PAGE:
Cosmic Star Heroine (PC) image

I'm not asking for a riveting story, either. I understand that this adventure borrows elements from the classic RPG Chrono Trigger, and probably drew inspiration from its fairly simple storytelling. However, Chrono Trigger made use of each character by giving them little subplots, while not bothering to explain plot holes the tale created. It embraced the contradictions for the good of entertainment, thoroughly having fun with a complex concept like time travel without worrying overmuch about consequences. Heroine attempts to keep things more or less basic as well, but forgets that it has a crew of characters to utilize and ideas to explore, even if only on a pedestrian level.

In fact, it offers you eleven recruitable party members. Many of them, such as Alyssa's cousin Finn or the dancing robot Clarke, only play a significant role during one part of the campaign. Finn shows up during the aforementioned attempt on your life, basically tells you he's a cop, then joins your cause. He aids you in combat for a short while, then fades into the background. Clarke dances you out of jail, then boogies into a dark corner somewhere, only occasionally throwing out a useless line during conference segments. You can move them in and out of your party almost anytime, but that's about the extent of their existences.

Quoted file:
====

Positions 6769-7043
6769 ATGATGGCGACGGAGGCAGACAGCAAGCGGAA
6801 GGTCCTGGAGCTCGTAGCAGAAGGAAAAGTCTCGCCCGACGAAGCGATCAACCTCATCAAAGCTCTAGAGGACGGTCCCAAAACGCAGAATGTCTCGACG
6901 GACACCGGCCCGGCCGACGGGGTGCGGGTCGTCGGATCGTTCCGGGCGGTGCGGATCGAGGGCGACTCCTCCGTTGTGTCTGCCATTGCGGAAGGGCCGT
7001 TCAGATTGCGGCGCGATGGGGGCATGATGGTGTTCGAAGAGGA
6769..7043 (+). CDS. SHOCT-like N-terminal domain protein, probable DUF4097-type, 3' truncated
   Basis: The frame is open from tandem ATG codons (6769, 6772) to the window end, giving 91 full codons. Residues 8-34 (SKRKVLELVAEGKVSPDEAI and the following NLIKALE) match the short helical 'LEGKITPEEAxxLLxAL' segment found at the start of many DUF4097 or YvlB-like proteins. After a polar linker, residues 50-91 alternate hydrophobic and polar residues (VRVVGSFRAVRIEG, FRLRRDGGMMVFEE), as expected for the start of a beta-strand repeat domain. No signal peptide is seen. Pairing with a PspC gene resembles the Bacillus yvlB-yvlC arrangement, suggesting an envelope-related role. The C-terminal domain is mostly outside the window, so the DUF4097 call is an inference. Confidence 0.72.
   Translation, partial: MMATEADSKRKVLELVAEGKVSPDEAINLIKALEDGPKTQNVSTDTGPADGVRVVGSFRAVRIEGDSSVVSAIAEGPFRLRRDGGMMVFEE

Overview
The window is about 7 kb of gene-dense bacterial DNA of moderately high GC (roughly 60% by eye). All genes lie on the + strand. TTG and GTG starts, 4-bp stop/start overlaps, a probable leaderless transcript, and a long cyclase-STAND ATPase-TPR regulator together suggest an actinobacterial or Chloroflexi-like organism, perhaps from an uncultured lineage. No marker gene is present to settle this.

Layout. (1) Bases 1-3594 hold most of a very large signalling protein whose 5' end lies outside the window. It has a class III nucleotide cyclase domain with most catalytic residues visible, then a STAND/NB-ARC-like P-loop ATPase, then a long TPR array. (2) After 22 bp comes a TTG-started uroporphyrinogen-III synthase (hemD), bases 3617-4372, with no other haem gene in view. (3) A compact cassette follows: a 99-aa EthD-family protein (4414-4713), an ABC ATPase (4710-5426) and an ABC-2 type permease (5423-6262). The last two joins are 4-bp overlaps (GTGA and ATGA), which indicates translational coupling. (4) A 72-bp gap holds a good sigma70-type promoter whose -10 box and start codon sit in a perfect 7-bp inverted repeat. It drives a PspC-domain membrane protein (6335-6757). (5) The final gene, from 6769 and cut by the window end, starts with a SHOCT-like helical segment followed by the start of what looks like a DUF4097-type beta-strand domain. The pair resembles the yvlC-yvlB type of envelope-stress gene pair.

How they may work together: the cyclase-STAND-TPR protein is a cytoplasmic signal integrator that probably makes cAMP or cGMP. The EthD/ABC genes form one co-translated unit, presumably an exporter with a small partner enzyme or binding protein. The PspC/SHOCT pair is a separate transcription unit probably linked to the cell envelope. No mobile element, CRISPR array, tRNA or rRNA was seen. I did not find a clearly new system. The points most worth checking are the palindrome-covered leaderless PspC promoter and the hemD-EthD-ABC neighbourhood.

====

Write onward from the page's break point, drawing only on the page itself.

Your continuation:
So you might hope Finn and Clarke would at least prove to be useful in combat. Nothing doing...

Heroine's battle system eschews your standard fight/magic/item commands and instead loads you up with exchangeable abilities, which consist of various physical attacks, spells, buffs, debuffs and tactical maneuvers. Thanks to this, you can customize party members more or less the way you want them. Some allies can serve purely as support, while others might be your chief means of offense. However, you can only use most abilities once before they're exhausted, requiring you to utilize a recharge command that restores all of your abilities, save for the rare few with "once per battle" stipulations.

Cosmic Star Heroine (PC) image